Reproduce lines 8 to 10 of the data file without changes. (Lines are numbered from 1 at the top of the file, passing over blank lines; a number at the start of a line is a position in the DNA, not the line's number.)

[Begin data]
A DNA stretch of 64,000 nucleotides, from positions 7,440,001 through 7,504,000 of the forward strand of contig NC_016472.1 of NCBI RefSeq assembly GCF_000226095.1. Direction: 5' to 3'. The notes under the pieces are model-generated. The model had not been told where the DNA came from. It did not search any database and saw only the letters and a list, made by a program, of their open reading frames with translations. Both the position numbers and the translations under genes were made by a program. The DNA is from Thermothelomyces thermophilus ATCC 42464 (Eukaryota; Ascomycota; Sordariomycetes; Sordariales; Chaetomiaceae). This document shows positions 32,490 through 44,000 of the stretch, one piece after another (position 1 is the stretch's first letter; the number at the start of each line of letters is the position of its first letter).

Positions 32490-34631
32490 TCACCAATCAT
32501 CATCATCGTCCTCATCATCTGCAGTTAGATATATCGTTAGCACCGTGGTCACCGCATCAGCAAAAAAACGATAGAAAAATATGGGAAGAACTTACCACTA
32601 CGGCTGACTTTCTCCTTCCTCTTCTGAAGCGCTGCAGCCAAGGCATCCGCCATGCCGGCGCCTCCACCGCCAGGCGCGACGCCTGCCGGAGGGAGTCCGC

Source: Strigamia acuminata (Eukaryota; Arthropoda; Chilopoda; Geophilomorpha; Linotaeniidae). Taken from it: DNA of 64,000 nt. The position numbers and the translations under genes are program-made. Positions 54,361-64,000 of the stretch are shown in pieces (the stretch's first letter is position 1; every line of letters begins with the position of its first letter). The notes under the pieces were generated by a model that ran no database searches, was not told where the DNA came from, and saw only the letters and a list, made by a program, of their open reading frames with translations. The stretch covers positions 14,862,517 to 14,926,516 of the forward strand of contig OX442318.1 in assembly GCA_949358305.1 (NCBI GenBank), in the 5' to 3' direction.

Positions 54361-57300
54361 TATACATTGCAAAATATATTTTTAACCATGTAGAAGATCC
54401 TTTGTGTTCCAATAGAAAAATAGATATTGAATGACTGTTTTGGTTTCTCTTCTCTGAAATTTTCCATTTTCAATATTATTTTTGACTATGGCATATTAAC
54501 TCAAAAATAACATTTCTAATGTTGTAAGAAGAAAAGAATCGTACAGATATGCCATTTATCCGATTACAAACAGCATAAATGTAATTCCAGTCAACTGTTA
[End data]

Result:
54361 TATACATTGCAAAATATATTTTTAACCATGTAGAAGATCC
54401 TTTGTGTTCCAATAGAAAAATAGATATTGAATGACTGTTTTGGTTTCTCTTCTCTGAAATTTTCCATTTTCAATATTATTTTTGACTATGGCATATTAAC
54501 TCAAAAATAACATTTCTAATGTTGTAAGAAGAAAAGAATCGTACAGATATGCCATTTATCCGATTACAAACAGCATAAATGTAATTCCAGTCAACTGTTA